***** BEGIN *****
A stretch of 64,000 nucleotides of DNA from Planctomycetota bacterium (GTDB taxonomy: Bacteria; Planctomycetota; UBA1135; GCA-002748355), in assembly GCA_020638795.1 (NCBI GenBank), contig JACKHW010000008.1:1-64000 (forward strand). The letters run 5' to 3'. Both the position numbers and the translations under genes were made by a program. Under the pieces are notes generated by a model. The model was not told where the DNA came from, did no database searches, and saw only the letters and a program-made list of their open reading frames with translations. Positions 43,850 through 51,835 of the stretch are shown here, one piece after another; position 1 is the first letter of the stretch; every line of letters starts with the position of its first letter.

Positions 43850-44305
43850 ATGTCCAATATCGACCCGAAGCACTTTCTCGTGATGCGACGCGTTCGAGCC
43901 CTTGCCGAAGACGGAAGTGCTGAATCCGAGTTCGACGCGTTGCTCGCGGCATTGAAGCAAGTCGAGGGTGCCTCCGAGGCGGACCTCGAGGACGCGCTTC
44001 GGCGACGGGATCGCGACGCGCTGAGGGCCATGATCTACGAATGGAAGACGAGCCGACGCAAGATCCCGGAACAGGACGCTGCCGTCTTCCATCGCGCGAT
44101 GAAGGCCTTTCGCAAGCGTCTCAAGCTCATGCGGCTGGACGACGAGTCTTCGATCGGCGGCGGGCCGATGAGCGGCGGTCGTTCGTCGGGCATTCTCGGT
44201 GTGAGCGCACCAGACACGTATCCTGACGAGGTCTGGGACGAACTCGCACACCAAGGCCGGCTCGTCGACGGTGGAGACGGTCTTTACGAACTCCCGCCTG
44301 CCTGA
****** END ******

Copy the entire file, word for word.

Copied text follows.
A stretch of 64,000 nucleotides of DNA from Planctomycetota bacterium (GTDB taxonomy: Bacteria; Planctomycetota; UBA1135; GCA-002748355), in assembly GCA_020638795.1 (NCBI GenBank), contig JACKHW010000008.1:1-64000 (forward strand). The letters run 5' to 3'. Both the position numbers and the translations under genes were made by a program. Under the pieces are notes generated by a model. The model was not told where the DNA came from, did no database searches, and saw only the letters and a program-made list of their open reading frames with translations. Positions 43,850 through 51,835 of the stretch are shown here, one piece after another; position 1 is the first letter of the stretch; every line of letters starts with the position of its first letter.

Positions 43850-44305
43850 ATGTCCAATATCGACCCGAAGCACTTTCTCGTGATGCGACGCGTTCGAGCC
43901 CTTGCCGAAGACGGAAGTGCTGAATCCGAGTTCGACGCGTTGCTCGCGGCATTGAAGCAAGTCGAGGGTGCCTCCGAGGCGGACCTCGAGGACGCGCTTC
44001 GGCGACGGGATCGCGACGCGCTGAGGGCCATGATCTACGAATGGAAGACGAGCCGACGCAAGATCCCGGAACAGGACGCTGCCGTCTTCCATCGCGCGAT
44101 GAAGGCCTTTCGCAAGCGTCTCAAGCTCATGCGGCTGGACGACGAGTCTTCGATCGGCGGCGGGCCGATGAGCGGCGGTCGTTCGTCGGGCATTCTCGGT
44201 GTGAGCGCACCAGACACGTATCCTGACGAGGTCTGGGACGAACTCGCACACCAAGGCCGGCTCGTCGACGGTGGAGACGGTCTTTACGAACTCCCGCCTG
44301 CCTGA